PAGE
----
Review of Marley & Me
on 2012-09-18 16:07
Movie Review: "Marley & Me"
-- Rating: PG-13
Length: 115 minutes
Release Date: December 25, 2008
Directed by: David Frankel
Actors often say they will never work with pets or children, but "Marley & Me" proves that films starring children and animals are among the best films. Director David Frankel previously worked on television shows but had his first experience on the big screen with the 2006 release "The Devil Wears Prada." The stylistic edge he gave to that film is also evident in this heartbreaking and touching story.
John Grogan achieved success as a writer by penning a novel that detailed the life he led with his Labrador retriever. "Marley & Me" details most of the same touching moments that Grogan wrote about, including the struggles that his family faced with their unruly pet. Anyone who has ever had a dog is sure to find something to relate to in this amazing story.
The film introduces the audience to John Grogan (Owen Wilson, "Night at the Museum") and his wife Jenny (Jennifer Aniston, "Wanderlust"). The two both work as journalists, and they decide to leave their home in Michigan behind for the sunny life in Florida. Not long after moving, John decides to bring home a yellow Lab. After much thought, he names the dog Marley because of his love for Bob Marley's music.
The film then jumps years into the future. The couple now has a nice house in Pennsylvania and three kids who love Marley as much as they do. John gains success in the newspaper world, penning a column about the mischief that Marley brings into his life. While the film might seem a little too cutesy for some, it offers some great laughs and has an ending that will tug at the heartstrings of any viewer.
Wilson is at his absolute best here, especially in the scenes toward the end of the film. From the moment that the tears leak down his face, viewers will find their own eyes welling up. While Wilson and Aniston take the lead roles, the secondary characters add humor and depth to the film.
Sebastian (Eric Dane, "Valentine's Day") is a smooth bachelor who works on the newspaper with John, and Dane adds a fun touch by hamming up the character. Arnie (Alan Arkin, "Little Miss Sunshine"), John's gruff editor, pops up several times in the film. Any scene with Arkin will have viewers paying close attention to the film.
While the author made his life an open book in his tale, the director shies away from some of the most significant moments. Jenny has three children close together, and she struggles quite a bit after the birth of their last child. The film version of "Marley & Me" broaches the idea of postpartum depression to explain her mood and actions, but the film quickly drops that storyline, making Jenny once again happy and positive.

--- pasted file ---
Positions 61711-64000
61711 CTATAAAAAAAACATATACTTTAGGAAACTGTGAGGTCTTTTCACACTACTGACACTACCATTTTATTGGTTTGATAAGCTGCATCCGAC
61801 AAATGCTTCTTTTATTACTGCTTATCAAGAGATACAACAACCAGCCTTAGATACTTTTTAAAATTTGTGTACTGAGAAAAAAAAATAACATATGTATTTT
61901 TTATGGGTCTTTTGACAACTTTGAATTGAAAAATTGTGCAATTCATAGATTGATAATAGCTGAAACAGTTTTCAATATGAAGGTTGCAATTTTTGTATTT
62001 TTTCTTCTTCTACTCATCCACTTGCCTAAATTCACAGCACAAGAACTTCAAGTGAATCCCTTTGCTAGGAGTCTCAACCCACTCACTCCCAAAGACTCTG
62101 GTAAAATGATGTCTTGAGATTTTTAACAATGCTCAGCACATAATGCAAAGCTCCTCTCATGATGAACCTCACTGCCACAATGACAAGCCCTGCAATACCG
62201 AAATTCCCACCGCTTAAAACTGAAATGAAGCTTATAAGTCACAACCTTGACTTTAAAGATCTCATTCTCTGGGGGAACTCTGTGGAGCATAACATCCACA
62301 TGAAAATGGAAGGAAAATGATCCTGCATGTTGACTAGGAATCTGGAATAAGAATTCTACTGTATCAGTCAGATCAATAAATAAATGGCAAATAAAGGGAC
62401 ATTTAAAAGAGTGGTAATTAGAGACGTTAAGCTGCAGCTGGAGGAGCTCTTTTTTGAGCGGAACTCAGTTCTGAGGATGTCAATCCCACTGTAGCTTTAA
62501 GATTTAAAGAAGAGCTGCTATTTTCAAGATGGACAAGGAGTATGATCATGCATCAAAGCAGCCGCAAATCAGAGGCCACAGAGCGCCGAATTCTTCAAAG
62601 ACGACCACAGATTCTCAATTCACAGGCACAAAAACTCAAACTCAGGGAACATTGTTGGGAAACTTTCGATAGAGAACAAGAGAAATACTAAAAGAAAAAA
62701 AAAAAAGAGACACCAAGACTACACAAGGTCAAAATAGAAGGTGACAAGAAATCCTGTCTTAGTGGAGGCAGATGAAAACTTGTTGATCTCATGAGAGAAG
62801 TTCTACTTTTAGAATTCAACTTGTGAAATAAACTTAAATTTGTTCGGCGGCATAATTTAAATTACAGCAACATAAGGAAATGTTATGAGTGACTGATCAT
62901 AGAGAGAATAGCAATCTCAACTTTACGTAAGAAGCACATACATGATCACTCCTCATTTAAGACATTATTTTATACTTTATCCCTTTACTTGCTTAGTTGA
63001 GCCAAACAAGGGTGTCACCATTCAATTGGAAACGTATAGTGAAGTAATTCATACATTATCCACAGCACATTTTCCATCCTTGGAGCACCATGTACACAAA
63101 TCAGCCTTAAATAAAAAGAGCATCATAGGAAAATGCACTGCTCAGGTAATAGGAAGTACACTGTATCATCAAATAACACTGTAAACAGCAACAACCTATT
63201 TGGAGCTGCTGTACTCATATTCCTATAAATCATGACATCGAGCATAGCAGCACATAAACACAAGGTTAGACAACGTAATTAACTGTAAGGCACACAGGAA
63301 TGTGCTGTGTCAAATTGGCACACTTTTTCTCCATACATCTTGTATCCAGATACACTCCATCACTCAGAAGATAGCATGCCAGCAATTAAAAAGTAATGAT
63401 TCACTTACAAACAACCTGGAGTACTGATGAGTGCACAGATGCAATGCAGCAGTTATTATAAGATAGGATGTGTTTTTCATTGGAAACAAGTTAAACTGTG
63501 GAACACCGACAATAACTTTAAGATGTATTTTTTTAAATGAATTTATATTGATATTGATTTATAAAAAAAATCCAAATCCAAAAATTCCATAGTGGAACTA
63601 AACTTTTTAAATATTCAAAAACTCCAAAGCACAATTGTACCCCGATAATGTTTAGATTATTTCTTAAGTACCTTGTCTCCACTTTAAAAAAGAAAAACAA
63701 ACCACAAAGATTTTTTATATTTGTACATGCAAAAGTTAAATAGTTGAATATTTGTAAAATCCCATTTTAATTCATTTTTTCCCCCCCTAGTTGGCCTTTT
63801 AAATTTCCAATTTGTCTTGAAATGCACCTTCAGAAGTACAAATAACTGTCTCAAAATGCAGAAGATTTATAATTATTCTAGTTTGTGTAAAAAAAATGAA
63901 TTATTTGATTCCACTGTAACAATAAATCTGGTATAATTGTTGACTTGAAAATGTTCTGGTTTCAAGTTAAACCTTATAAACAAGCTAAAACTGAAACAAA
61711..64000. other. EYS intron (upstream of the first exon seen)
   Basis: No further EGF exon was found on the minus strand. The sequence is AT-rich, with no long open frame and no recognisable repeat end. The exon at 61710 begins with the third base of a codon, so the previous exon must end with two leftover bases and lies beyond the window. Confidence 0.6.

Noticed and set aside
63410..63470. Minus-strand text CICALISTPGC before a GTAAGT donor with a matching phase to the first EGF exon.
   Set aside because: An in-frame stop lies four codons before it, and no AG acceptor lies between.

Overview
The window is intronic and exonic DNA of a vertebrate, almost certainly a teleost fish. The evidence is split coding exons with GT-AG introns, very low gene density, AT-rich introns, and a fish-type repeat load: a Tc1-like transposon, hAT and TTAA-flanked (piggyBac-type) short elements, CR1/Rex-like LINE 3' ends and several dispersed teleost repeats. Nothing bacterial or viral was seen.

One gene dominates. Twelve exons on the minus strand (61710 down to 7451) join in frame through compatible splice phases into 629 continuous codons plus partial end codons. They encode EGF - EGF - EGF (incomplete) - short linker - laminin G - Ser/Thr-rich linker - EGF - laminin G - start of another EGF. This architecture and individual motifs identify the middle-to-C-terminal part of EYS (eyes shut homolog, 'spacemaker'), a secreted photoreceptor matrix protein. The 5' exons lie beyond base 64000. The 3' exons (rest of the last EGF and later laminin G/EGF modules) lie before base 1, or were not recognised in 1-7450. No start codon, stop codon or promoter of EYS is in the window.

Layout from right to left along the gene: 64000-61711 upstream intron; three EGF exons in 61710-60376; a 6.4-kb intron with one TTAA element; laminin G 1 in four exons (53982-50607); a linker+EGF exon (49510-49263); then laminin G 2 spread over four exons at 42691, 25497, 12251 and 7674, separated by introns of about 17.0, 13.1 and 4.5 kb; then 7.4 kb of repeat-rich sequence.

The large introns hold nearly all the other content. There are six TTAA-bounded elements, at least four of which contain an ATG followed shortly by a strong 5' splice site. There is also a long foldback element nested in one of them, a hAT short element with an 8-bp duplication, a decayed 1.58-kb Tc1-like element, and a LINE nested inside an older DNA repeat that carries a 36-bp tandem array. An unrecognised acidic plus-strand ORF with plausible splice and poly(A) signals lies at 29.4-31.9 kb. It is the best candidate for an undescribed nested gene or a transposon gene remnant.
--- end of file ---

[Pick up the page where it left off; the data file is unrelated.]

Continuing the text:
John's character comes across as a bit of a jerk at times. When his wife has problems coping with life at home, he chooses to ignore these issues. In one particular scene of the film, he leaves in the middle of a fight instead of trying to help his wife. Some of the scenes involving John and Sebastian are equally rough. The film carefully reminds viewers that John is the main character, even in scenes where Sebastian comes across as the better man. The book showed the two characters as potential rivals, but the film focuses on showing the viewers that Sebastian leads the sad life of a bachelor while John has a happy family at home.
The main focus of the film is on the character of Marley. Throughout the film, the main characters use the dog's actions to explain the life lessons they learn. When Marley rips apart the house, the family learns how to deal with frustration. Unfortunately, the film sometimes ignores what could be the best scenes. For example, Kathleen Turner ("Body Heat") turns up in a small role as a trainer hired to work with Marley. When the dog continues doing whatever he wants, she simply walks away. That moment was just itching for a funny or touching scene between Turner and Marley.
While it does have some downsides, "Marley & Me" is a strong film suitable for the whole family. Marley teaches his family the importance of love and trust, and viewers will walk away feeling touched by the film. The bond between human and pet comes across clearly, reminding some viewers of the relationships that they shared with pets. Though the film has a sad ending, the rest of "Marley & Me" will have audiences smiling.
Rating: 4 out of 5 stars